Saab became involved with motorsport almost as soon as the 92 was launched. The idea came from Rolf Mellde, Saab’s head of engine development and a keen driver himself. Within a year of the 92’s introduction, he drove one to victory in the 1950 Rikospolaken, a memorably tough Swedish event.
Perhaps the best-known of all Saab rally drivers was Erik Carlsson, wife of Pat Moss (another top-level competitor in the sport) and brother-in-law of Stirling Moss.
Carlsson (pictured), who was so closely associated with the brand that he became known as Mr Saab, came to prominence driving later models, but he did win the 1952 Rikspolaken in a 92, beating two Porsches.
From 1927 to 2000, the Coupe des dames was awarded to the best-placed all-female crew in the Monte Carlo Rally. In the 1950s and 60s it was a high-profile award which manufacturers took very seriously.
It’s worth mentioning here because of Greta Molander, a travel writer with a lot of rallying experience who became one of the first Saab team drivers in 1950. Two years later, she and navigator Helga Lundberg won the Coupe des dames in a 92. Its engine had been tuned to produce 35bhp, 10bhp more than the little 764cc unit was capable of in standard form.
The original 92 was replaced in 1953 by the 92B. The update included some modest restyling, a wider choice of colours and slightly more power for the two-stroke engine.
Like Sweden’s other major car manufacturer, Volvo, Saab was always concerned about safety. In an attempt to make it as strong as possible, the 92 had two small pieces of glasses serving as a rear window and a luggage compartment which couldn’t be opened from the outside.
As good as these features were for structural rigidity, they didn’t make the 92 very practical. Both were changed in the 92B, which had a much larger single-piece rear window and a proper bootlid.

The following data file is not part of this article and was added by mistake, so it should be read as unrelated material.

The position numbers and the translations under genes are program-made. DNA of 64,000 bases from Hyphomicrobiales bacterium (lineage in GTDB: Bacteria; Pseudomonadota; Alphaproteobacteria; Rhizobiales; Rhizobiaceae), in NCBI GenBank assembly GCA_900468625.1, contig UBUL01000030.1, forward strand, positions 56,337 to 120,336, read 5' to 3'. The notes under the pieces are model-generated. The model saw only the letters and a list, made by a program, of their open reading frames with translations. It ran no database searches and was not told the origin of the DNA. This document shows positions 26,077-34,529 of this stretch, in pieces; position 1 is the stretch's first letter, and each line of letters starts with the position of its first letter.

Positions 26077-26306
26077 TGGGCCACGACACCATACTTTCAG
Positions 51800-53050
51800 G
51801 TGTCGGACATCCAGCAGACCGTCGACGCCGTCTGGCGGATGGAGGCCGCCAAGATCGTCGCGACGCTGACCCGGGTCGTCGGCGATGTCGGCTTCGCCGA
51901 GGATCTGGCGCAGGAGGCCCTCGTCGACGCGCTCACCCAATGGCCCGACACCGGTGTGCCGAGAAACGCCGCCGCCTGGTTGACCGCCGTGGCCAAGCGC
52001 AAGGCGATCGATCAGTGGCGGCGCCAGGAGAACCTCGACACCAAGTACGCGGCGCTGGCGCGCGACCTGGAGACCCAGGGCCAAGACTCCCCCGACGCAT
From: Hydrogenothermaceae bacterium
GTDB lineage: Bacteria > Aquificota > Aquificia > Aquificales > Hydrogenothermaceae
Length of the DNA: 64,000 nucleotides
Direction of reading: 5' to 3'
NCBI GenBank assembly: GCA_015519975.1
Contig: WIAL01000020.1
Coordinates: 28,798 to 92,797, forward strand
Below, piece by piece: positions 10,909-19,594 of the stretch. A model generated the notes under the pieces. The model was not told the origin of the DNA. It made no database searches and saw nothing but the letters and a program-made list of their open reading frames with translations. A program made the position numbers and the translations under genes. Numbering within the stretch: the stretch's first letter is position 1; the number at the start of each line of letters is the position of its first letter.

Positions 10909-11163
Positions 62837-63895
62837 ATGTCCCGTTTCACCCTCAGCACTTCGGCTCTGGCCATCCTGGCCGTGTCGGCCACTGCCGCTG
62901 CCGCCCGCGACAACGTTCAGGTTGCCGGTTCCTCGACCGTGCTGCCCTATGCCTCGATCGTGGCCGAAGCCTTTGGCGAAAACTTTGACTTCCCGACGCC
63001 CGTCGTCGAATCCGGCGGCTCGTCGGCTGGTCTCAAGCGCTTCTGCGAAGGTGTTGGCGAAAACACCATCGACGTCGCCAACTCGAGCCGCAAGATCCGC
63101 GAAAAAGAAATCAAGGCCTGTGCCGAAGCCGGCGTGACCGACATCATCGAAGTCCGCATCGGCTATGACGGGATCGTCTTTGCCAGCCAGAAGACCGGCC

Saab’s next model was the 93, clearly influenced by the 92 but with several changes including the use of a more powerful (but still two-stroke) three-cylinder engine.
The 93 did not directly replace the 92. The cars were produced together for nearly two years, starting from the 93’s introduction in December 1955.
In its centenary year of 2008, General Motors compiled a list of its top ten production vehicles. Most were American, but there were two exceptions, one being the Opel Olympia produced in the mid to late 1930s several years after GM had taken a full stake in the German company.
The other was the Saab 92. The presence of this quirky little Scandinavian two-stroke in a list which also included several Cadillacs, the original Chevrolet Corvette and the Pontiac GTO was impressive enough.
What makes it particularly surprising is that GM had nothing to do with the car. The American giant did not begin to invest in Saab until 1989, 40 years after the 92 was launched and more than 30 years after it was discontinued. GM’s desire to take at least partial credit for the first car devised by a group of Swedish aeroplane builders perhaps says more about the 92 than anything else ever could.